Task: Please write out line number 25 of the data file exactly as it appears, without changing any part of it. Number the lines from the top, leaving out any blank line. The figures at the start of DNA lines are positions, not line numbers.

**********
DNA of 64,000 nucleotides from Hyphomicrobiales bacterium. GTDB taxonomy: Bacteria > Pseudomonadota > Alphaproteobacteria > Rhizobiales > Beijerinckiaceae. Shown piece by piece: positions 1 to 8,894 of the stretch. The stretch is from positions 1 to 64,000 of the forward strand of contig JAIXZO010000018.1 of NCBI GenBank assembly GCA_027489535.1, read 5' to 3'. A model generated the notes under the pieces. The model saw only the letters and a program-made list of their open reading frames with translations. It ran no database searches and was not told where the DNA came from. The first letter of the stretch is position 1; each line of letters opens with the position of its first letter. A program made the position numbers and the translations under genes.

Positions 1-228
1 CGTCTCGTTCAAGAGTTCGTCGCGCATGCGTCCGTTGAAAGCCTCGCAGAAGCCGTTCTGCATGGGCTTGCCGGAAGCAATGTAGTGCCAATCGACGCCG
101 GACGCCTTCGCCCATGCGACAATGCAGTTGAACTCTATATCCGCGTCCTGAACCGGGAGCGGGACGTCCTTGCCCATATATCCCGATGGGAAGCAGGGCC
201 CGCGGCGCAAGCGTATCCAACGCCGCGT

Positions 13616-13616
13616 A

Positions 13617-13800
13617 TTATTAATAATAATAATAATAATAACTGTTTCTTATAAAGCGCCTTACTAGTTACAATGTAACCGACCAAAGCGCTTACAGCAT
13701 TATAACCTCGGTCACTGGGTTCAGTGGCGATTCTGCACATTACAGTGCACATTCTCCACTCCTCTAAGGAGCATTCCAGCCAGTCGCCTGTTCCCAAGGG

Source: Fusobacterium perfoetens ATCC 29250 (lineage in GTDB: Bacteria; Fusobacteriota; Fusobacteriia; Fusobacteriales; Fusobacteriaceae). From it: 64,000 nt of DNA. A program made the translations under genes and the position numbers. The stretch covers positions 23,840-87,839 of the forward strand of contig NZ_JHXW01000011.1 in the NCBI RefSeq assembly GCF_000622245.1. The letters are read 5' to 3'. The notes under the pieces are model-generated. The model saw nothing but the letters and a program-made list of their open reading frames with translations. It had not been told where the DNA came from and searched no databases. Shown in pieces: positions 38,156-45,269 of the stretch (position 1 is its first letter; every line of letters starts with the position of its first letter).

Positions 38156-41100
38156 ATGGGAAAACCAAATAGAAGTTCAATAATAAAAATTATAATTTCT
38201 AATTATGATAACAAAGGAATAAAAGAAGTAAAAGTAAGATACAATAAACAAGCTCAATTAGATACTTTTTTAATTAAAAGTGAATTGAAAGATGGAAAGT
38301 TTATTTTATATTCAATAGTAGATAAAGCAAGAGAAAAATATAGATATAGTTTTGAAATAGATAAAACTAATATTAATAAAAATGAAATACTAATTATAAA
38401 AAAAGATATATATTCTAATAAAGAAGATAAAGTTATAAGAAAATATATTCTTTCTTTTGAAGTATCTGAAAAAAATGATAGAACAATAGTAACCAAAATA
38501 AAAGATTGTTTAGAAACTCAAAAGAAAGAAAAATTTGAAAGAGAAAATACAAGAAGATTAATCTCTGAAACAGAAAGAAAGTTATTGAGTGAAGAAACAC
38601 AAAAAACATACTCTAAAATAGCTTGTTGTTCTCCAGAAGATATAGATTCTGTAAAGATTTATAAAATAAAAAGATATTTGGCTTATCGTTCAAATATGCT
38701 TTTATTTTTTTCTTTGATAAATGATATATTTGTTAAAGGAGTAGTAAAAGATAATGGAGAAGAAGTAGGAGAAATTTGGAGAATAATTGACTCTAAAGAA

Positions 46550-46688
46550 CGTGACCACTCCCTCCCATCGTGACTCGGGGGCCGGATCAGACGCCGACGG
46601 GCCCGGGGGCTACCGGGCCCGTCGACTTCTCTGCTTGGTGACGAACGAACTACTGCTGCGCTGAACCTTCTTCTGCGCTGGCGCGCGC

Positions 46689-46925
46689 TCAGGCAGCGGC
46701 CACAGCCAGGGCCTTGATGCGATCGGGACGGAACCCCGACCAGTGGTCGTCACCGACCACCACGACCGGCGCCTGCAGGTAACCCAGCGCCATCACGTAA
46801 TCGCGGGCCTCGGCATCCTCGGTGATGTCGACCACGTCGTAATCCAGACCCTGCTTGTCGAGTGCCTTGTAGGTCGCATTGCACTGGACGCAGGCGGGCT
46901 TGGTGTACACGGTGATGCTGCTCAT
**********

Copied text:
46701 CACAGCCAGGGCCTTGATGCGATCGGGACGGAACCCCGACCAGTGGTCGTCACCGACCACCACGACCGGCGCCTGCAGGTAACCCAGCGCCATCACGTAA